NEW DELHI: Banking and transport services were hit in some parts today as the nation-wide 24-hour strike called by 11 major trade unions to protest government's "anti-labour" policies and rising prices evoked a mixed response.
In West Bengal, over 100 pro-strike supporters were arrested in different districts for obstructing rail and road traffic.
Shops, markets and business establishments were mostly closed in some areas, while state-run buses and trams plied with fewer passengers.
Life was normal in some Trinamool Congress strongholds, including Behala, where shops were open and vehicles plied as usual.
Attendance at the West Bengal state secretariat, Writers' Buildings, was at an 'unusual' 65 per cent in the wake of the warning to state government employees by Chief Minister Mamata Banerjee that absence from duty will be treated as break in service.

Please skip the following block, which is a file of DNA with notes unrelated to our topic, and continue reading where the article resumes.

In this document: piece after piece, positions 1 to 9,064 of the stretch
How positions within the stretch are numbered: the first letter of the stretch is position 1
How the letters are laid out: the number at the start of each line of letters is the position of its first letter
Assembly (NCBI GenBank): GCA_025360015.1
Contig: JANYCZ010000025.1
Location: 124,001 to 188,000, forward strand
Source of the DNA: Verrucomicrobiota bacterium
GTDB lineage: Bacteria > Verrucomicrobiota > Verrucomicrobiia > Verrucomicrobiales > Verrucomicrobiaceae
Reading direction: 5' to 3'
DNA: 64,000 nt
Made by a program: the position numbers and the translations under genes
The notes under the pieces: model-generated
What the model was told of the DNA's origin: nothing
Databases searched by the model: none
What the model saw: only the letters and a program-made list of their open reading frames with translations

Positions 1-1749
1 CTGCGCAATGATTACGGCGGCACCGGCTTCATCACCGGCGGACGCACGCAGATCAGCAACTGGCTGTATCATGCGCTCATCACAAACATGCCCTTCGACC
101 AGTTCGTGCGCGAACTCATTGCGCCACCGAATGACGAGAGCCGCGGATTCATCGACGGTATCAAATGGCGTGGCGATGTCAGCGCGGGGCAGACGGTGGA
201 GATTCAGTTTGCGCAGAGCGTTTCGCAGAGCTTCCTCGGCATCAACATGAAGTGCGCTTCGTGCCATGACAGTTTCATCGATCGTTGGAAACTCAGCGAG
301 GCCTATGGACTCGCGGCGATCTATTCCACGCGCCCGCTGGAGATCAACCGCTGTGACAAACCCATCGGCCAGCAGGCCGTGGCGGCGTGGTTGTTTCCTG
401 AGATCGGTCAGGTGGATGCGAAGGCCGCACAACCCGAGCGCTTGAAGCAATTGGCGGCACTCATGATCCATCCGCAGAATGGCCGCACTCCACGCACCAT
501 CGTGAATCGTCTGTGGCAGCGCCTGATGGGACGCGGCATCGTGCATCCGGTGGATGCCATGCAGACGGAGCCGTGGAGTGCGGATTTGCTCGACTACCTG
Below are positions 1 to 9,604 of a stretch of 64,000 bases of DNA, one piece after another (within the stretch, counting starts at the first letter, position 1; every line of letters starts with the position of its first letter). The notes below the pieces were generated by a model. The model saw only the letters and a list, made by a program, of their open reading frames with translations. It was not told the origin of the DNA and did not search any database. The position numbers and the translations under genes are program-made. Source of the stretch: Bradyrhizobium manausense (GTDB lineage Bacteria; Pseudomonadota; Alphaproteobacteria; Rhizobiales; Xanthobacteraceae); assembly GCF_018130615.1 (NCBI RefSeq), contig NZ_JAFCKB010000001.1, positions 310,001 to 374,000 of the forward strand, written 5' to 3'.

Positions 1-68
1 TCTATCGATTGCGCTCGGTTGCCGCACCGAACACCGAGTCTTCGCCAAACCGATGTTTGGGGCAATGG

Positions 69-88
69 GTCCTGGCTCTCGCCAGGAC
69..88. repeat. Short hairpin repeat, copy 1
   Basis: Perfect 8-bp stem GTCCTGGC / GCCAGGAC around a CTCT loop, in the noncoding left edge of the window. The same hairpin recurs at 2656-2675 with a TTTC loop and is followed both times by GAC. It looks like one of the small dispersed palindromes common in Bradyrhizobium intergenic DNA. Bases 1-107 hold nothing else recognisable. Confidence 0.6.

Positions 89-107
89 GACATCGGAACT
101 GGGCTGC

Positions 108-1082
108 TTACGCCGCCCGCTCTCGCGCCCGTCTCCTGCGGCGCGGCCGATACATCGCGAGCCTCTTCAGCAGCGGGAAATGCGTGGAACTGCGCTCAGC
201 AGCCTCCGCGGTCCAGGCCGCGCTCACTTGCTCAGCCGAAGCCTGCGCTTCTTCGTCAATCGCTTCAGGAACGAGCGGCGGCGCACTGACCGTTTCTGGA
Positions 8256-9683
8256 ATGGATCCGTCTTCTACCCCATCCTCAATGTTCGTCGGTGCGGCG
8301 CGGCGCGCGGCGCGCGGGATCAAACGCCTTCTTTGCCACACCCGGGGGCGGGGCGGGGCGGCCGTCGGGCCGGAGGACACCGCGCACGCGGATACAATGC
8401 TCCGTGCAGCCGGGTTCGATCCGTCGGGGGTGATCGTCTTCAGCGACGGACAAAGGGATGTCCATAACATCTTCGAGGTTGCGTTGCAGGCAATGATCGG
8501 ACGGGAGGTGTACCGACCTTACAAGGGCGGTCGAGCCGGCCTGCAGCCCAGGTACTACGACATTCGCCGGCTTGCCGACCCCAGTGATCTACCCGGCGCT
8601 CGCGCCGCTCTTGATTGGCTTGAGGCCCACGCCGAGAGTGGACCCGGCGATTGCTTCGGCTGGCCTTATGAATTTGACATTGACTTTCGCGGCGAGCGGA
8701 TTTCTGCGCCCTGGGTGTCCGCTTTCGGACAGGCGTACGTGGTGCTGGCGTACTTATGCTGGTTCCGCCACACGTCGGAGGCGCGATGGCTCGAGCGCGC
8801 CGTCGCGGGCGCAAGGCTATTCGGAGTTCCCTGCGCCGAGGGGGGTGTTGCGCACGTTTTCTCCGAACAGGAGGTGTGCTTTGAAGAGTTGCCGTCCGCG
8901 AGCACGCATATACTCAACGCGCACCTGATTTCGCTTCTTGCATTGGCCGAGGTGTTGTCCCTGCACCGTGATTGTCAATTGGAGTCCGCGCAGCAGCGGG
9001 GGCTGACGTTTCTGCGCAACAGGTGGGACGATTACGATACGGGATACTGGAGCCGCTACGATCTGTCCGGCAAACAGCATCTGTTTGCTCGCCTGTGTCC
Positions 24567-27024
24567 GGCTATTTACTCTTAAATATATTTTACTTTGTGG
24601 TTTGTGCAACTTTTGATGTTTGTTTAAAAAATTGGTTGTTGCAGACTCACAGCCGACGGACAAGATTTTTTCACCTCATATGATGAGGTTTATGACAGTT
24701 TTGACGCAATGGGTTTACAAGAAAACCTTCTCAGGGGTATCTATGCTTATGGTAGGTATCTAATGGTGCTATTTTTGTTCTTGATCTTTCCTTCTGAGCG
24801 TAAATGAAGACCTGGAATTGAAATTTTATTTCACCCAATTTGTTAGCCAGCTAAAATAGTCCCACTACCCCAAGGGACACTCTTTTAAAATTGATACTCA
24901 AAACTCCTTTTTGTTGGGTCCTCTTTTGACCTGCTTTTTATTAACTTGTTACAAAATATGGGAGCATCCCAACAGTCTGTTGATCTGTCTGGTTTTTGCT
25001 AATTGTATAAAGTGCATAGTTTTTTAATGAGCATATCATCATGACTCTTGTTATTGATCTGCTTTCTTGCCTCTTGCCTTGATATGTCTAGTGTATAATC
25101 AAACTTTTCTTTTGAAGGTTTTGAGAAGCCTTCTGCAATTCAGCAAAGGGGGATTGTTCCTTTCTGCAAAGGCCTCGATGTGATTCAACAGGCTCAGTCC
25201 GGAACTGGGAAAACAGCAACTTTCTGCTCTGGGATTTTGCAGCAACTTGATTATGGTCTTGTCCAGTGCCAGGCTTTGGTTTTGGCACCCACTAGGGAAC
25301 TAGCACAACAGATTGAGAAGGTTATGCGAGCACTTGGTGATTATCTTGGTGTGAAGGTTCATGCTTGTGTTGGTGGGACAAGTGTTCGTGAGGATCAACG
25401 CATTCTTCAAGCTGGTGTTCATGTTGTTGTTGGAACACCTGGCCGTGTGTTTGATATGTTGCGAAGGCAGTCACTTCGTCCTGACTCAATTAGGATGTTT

A reporter of a TV news channel was assaulted at Ganguly Bagan area during the clash between pro and anti-strike supporters, Joint commissioner of Police (Hq) Jawed Shamim said.
In the country's commercial capital, Mumbai, the strike had a partial impact with financial institutions getting affected.
Barring banking and insurance sector, which have a large presence of trade unions, normal life was largely unaffected in the metropolis with all essential services especially public transport functioning as usual.
"The shutdown in the banking and financial sector has been complete. The RBI's clearing houses are shut. So the private and foreign banks where we do not a have a presence, also get affected," General Secretary of All India Bank Employees Association, Vishwas Utagi claimed.
In Delhi, the strike had little impact though normal functioning of PSU banks were affected and a number of autos and taxi drivers kept their vehicles off the roads to take part in the protest.
Punjab, Chandigarh and Haryana witnessed disruptions in the banking and transport sector.